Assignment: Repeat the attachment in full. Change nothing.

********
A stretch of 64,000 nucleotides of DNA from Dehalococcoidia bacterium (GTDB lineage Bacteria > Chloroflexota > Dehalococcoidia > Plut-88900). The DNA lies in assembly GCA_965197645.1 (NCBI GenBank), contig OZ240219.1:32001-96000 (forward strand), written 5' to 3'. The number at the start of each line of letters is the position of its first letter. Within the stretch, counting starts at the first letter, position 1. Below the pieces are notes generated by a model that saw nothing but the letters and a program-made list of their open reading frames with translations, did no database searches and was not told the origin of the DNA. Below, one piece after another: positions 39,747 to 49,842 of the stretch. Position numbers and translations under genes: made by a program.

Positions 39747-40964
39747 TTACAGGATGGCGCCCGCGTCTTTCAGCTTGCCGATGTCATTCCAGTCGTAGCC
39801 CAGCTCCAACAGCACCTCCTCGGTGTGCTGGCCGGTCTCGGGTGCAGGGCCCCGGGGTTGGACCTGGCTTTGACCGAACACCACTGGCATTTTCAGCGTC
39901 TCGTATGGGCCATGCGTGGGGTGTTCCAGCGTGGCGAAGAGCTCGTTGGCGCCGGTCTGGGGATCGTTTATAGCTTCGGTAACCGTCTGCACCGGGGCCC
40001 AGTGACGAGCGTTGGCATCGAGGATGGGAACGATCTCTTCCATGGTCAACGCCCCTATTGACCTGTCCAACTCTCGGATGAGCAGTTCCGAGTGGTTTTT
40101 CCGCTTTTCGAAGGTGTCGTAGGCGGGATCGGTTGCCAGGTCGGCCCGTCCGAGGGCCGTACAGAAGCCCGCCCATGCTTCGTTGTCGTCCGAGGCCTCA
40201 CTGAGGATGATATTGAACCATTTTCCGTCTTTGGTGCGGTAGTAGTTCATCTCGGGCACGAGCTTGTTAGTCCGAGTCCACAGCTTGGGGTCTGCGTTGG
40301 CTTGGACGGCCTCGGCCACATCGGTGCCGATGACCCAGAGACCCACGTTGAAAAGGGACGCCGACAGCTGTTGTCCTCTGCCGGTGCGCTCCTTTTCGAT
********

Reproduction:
A stretch of 64,000 nucleotides of DNA from Dehalococcoidia bacterium (GTDB lineage Bacteria > Chloroflexota > Dehalococcoidia > Plut-88900). The DNA lies in assembly GCA_965197645.1 (NCBI GenBank), contig OZ240219.1:32001-96000 (forward strand), written 5' to 3'. The number at the start of each line of letters is the position of its first letter. Within the stretch, counting starts at the first letter, position 1. Below the pieces are notes generated by a model that saw nothing but the letters and a program-made list of their open reading frames with translations, did no database searches and was not told the origin of the DNA. Below, one piece after another: positions 39,747 to 49,842 of the stretch. Position numbers and translations under genes: made by a program.

Positions 39747-40964
39747 TTACAGGATGGCGCCCGCGTCTTTCAGCTTGCCGATGTCATTCCAGTCGTAGCC
39801 CAGCTCCAACAGCACCTCCTCGGTGTGCTGGCCGGTCTCGGGTGCAGGGCCCCGGGGTTGGACCTGGCTTTGACCGAACACCACTGGCATTTTCAGCGTC
39901 TCGTATGGGCCATGCGTGGGGTGTTCCAGCGTGGCGAAGAGCTCGTTGGCGCCGGTCTGGGGATCGTTTATAGCTTCGGTAACCGTCTGCACCGGGGCCC
40001 AGTGACGAGCGTTGGCATCGAGGATGGGAACGATCTCTTCCATGGTCAACGCCCCTATTGACCTGTCCAACTCTCGGATGAGCAGTTCCGAGTGGTTTTT
40101 CCGCTTTTCGAAGGTGTCGTAGGCGGGATCGGTTGCCAGGTCGGCCCGTCCGAGGGCCGTACAGAAGCCCGCCCATGCTTCGTTGTCGTCCGAGGCCTCA
40201 CTGAGGATGATATTGAACCATTTTCCGTCTTTGGTGCGGTAGTAGTTCATCTCGGGCACGAGCTTGTTAGTCCGAGTCCACAGCTTGGGGTCTGCGTTGG
40301 CTTGGACGGCCTCGGCCACATCGGTGCCGATGACCCAGAGACCCACGTTGAAAAGGGACGCCGACAGCTGTTGTCCTCTGCCGGTGCGCTCCTTTTCGAT